- Scope of Work
- Change Orders
- No Damages for Delay
- Contingent Payment
Now, we will conclude this comprehensive series by detailing lien waivers, indemnification, and dispute resolution procedures. Information regarding these three important aspects of construction is often contained in various clauses sprinkled throughout your contract. Signing your name on the dotted line without being fully aware of the implications of your agreement can cause your business to unravel at the seams. Don’t fall victim to contractual negligence, consult our Nashville construction litigation attorneys.
Although lien laws vary by state, you never want to waive your lien rights in the pursuit of a lucrative contract. Subcontractors often find that their lien rights have been waived when they need them most. The ability to file and enforce a mechanic’s lien is one of the strongest weapons in a subcontractor’s arsenal, and you should be steadfast in your resistance to give up that right, regardless of how it affects your ability to work on a project. It’s simply a risk that is not worth taking.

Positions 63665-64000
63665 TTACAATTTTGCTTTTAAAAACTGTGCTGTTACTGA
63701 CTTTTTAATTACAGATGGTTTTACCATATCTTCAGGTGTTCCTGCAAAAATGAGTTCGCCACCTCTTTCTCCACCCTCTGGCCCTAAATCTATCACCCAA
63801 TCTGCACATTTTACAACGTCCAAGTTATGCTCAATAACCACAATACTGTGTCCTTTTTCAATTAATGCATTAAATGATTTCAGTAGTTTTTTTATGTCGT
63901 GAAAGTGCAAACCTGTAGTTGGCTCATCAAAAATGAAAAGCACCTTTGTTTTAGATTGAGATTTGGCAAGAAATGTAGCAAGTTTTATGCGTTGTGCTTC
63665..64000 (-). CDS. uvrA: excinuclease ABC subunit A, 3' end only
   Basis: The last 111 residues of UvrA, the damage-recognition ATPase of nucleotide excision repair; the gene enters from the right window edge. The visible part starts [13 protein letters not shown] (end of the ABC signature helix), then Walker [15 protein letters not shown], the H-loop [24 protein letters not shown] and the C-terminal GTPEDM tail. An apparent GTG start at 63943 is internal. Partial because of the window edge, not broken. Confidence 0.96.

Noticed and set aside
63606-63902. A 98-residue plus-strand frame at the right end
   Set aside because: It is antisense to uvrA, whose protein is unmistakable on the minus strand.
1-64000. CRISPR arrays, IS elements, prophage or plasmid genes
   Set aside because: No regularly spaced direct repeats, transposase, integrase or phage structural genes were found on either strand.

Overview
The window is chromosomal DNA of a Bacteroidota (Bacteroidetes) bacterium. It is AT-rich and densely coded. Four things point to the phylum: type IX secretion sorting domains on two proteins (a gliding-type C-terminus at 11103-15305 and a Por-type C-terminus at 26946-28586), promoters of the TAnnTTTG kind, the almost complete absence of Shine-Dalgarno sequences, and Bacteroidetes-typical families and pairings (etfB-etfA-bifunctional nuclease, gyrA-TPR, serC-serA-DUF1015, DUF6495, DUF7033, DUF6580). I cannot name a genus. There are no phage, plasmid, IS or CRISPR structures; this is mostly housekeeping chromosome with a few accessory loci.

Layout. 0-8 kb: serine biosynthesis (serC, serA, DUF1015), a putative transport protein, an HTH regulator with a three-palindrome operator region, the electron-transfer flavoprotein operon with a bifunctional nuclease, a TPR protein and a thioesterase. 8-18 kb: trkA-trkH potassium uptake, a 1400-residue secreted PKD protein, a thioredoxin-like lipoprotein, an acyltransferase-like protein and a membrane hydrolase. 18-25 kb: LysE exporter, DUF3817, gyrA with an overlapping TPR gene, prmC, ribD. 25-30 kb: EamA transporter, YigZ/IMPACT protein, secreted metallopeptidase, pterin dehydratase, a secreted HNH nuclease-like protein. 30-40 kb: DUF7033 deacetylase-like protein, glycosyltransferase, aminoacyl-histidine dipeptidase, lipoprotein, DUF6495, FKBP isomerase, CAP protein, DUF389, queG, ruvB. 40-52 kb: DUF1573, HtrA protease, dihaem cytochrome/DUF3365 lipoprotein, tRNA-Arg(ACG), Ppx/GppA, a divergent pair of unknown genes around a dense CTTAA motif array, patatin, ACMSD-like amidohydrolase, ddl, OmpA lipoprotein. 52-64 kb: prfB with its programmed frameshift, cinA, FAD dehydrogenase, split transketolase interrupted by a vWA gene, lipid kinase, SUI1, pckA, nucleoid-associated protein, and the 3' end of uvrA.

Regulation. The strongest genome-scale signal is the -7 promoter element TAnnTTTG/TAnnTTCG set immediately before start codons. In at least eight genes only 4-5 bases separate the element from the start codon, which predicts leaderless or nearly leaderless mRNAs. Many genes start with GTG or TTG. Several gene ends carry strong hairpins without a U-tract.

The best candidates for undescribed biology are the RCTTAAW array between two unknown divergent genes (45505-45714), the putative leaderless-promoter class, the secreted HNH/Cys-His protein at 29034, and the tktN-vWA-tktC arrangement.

Indemnification refers to the process of allocating liability to one party or another. This process is highly regulated by states to ensure that fairness is supported and fault isn’t shifted to a party that had nothing to do with a project’s downfall. The three types of indemnity clauses include limited, intermediate, and broad. An experienced Nashville construction litigation attorney can gauge whether or not your contract’s indemnity clause is worthy of concern, and provide a revised contract if required.
Disputes are common in the construction industry, so it’s important to have a set of guidelines in place to help streamline the dispute resolution process to ensure that projects advance according to plan and meet all deadlines. There are many types of dispute resolution, including mediation, arbitration, and litigation. Some of these processes result in binding decisions, while others are more formal in nature. There are merits to each process, which a Nashville construction litigation attorney can walk you through while reviewing your contract. One thing is certain: you need to be able to estimate the cost of dispute resolution to ensure that your company is capable of taking on a potential dispute. Clearly worded contracts should help you achieve that goal.
Disclaimer: The information contained in this article is for general educational information only. This information does not constitute legal advice, is not intended to constitute legal advice, nor should it be relied upon as legal advice for your specific factual pattern or situation.